In Work Place


Widespread ignorance, fear and stereotypes cause people with disabilities to be unfairly discriminated against in society and in employment. As a result, people with disabilities experience high unemployment levels and, in the workplace, often remain in low status jobs and earn lower than average remuneration.

Unfair disability discrimination is perpetuated in many ways. There are many unfounded assumptions about the abilities and performance of job applicants and employees with disabilities. Employers set criteria for selection that exclude disabled people. Workplaces are inaccessible and training is inappropriate for people with disabilities or not available at all.

Employees who become disabled are often dismissed for poor performance or incapacity or they resign unnecessarily. They are often encouraged or forced to apply for disability benefits and they tend to retire earlier than other employees do, although if their needs are reasonably accommodated, they can continue as productive employees.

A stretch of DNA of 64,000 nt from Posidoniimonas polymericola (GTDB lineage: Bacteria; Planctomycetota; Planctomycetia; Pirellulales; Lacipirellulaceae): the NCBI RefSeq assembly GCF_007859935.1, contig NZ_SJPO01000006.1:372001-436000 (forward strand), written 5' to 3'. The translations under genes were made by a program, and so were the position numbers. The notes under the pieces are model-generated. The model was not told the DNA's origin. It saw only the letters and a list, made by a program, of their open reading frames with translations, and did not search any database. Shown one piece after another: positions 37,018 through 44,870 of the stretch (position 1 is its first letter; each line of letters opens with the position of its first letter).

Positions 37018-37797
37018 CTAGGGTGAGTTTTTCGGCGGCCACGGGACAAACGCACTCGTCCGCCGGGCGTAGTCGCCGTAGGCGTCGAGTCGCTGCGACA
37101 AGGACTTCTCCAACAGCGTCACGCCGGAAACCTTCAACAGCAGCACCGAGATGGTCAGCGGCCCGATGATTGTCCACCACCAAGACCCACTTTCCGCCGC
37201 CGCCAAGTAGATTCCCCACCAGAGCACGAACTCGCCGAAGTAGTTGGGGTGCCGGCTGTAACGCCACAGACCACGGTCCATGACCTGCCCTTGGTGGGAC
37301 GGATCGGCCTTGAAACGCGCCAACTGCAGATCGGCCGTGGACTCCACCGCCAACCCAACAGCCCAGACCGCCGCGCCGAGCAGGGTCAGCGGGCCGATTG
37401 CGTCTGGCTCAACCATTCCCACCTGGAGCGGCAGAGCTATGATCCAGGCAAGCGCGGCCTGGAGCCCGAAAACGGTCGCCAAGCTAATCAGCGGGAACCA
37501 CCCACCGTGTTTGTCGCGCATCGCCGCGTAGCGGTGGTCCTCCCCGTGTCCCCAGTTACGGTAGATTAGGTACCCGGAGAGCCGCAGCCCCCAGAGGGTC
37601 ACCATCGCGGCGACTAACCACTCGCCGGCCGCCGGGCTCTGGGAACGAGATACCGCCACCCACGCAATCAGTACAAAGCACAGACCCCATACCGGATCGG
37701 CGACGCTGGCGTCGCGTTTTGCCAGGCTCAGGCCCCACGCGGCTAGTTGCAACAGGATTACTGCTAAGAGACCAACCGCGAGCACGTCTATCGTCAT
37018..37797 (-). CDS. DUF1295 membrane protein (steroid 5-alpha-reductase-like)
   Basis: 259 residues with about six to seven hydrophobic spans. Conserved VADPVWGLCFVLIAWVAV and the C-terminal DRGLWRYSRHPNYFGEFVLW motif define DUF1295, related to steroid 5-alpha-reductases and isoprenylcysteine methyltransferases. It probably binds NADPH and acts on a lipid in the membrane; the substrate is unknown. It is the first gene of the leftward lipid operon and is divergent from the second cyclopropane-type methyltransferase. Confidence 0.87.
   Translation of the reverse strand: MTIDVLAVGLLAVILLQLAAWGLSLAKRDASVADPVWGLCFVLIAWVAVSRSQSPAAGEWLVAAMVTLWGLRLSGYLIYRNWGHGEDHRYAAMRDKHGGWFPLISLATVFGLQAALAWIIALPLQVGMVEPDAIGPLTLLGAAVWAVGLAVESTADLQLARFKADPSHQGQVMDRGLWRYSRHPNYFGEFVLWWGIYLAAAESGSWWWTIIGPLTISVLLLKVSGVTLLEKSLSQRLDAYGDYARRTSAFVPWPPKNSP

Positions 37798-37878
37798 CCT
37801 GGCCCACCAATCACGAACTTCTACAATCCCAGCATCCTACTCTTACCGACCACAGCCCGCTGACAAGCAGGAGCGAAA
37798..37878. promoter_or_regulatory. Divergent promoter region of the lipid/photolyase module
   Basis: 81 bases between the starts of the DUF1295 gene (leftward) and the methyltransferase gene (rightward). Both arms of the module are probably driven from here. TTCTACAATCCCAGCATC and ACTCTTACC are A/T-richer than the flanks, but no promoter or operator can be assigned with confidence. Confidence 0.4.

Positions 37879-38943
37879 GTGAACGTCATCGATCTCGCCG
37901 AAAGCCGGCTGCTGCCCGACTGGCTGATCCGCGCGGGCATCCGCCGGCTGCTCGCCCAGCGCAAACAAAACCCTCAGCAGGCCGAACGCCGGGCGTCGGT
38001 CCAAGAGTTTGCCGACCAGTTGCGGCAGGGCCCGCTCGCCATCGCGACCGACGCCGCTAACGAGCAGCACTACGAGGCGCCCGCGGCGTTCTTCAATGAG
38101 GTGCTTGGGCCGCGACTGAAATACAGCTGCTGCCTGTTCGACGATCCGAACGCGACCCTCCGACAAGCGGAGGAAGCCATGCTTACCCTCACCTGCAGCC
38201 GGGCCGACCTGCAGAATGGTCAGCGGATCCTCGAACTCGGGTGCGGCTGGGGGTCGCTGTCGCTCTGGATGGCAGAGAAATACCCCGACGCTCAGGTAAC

However people with disabilities can demonstrate their ability and contribute equally alongside fellow workers if enterprises remove unfair discriminatory barriers to their employment and make reasonable accommodation for their needs.

People with disabilities can contribute their skills and abilities to the economy and society. The cost of claims on public social security and occupational benefit schemes can be reduced if employees with disabilities are retained at work.